I'm working on a medi-sci project where I want the patient to use brainwaves to exercise control the environment.

The environmnet is a 2D game where the game character is to be controlled by 2 flickering squares. Each square are supposed to be on different frequencies e.g. 7Hz and 9Hz. They should flicker between black and white.

These frequencies will be measured on the brain and used to move the characters in a BCI solution. The project is being made in Unity and in c#.

I tried to use the animator and the Update function in Unity to get a flickering but it didn't work out (Read: It was very bad) because when the game became slow so did the flickering. I couldn't use that.

A friend told me that there's a difference between CRT and LCD screens so the refresh rate is different and can't be used the same way. I was also told to look into Timer.Interval in C# (or just the Timer class) and use that to switch between black and white squares to get the right frequency.

Is there anyone who could show me how to do this the right way in unity with C#? I mean how can I use Timers.Interval or System.Timers.Timer (or something else in the Timer class) to give me the right frequency in Unity?

I would prefer an example because I can't see any way of getting to the solution at all...


2 Answers 2


First off CRT and LCD are different in may ways. Though I'm not sure how their refresh rate changes. I can say, with absolute certainty, that their difference in refresh systems is not something that is used. Nor is it something that you can change, or something that will be effected by game-code (aside from maybe adjusting the refresh rate, if you felt like going to an extreme.) All you can do is pump out an image to it though the cable connected to your computer, after that all you can do is hope the monitor displays it.

If your pumping out images to fast for the monitor to display them, then it drops the frame. If your pumping out images slower than it's displaying them, then it continues to display the same frame (for a brief time.)

There are two options that I'm seeing:

  1. http://docs.unity3d.com/ScriptReference/Time-deltaTime.html

Delta time indicates the number of seconds that have passed between this frame and the last frame. Since it's a float variable, you can use it to determine the amount of time that has lapsed for your Hz cycle. This, however, is frame-rate dependent. Granted, if your game is going around 9Hz (which would be 9fps), it's not going to be playable anyway. Typically, you want a minimum of 20Hz before a game is considered playable. 30Hz is standard. 60Hz is ideal (It's the refresh-rate of most modern monitors.)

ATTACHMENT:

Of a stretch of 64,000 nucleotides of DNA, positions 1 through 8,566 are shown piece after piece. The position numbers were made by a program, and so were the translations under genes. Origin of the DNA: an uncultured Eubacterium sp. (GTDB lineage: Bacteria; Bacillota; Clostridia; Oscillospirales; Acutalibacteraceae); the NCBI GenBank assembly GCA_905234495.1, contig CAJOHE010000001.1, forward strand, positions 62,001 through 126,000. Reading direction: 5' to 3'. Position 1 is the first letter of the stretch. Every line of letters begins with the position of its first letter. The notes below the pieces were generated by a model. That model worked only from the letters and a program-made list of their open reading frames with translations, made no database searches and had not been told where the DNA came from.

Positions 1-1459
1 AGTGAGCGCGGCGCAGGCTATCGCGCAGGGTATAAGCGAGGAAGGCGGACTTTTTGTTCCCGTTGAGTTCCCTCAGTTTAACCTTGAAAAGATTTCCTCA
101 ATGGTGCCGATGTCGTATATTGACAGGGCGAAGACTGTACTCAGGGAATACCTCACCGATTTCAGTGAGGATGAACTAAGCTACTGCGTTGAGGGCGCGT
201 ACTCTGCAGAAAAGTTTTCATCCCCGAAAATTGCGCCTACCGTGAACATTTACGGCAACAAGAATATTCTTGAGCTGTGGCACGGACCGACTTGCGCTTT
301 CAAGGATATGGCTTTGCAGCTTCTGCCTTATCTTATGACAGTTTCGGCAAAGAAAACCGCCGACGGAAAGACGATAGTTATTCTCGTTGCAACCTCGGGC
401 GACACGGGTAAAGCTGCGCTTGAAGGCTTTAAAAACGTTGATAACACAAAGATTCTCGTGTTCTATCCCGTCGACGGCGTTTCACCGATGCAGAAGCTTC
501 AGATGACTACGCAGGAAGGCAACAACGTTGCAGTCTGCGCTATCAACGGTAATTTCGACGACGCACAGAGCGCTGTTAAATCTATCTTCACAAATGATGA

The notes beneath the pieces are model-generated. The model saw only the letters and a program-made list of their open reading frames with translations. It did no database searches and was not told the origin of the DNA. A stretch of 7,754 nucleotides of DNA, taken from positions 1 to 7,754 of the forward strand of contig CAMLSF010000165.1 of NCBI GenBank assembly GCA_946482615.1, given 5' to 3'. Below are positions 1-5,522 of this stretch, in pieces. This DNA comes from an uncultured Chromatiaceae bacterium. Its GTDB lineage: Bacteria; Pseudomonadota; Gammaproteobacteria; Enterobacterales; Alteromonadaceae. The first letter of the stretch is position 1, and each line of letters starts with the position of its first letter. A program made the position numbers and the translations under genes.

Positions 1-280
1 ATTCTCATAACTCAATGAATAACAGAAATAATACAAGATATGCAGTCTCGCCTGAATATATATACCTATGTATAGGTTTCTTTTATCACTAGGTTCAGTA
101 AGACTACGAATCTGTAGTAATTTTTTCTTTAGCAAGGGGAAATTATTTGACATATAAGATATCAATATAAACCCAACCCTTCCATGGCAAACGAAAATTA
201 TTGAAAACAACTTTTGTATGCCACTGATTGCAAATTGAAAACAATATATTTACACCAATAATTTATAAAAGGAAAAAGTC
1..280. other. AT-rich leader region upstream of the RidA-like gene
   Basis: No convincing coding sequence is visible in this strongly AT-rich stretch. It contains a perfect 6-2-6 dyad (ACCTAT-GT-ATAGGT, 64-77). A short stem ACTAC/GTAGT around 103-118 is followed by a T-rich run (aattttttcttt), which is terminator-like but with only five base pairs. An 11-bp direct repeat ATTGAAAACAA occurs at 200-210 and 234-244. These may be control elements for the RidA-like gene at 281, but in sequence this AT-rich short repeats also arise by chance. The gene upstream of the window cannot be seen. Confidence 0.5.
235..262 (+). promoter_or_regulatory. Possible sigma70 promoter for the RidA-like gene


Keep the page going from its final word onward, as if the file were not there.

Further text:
1. FixedUpdate() - http://docs.unity3d.com/Manual/class-TimeManager.html

FixedUpdate gets called every x.y seconds regardless of frame-rate (frame-rate might be sacrificed to ensure it.) Should be fairly reliable. You then have the problem, however, of if that frame gets rendered. Even if it updates, if your frame-rate is slow enough to skip an entire 9Hz cycle, you might not see it update. (But it will cycle regardless.)

HOWEVER, I personally would say to figure out why your frame-rate is dropping low enough to make it problematic. There should be diagnostic tools somewhere in unity, find your-self the bottlenecks and fix them. If the games becoming slow-enough to be visible in a 9Hz cycle, then it's a fairly major frame-rate drop.


Okay, Here is the basic theory. You have Hz, Hz is a unit of measurement that records the number of cycles per second. So saying you want something to switch on and off at 9 Hz, means you want it to turn on and off 9 times a second.

So we need some way to express the on/off oscillation according to time. The easiest means of oscillation we have access to is a sine or cosine wave.

If we are to use that, we end up with a value that goes from 0, to 1, to 0, to -1, to 0...

However, we only need on and off. We don't need every value between -1 and 1. We can simplify it by saying "This half of the cycle means on, and this half of the cycle means off." To divide it into half, we'll use the value 0 as our switch point. Resulting in something like: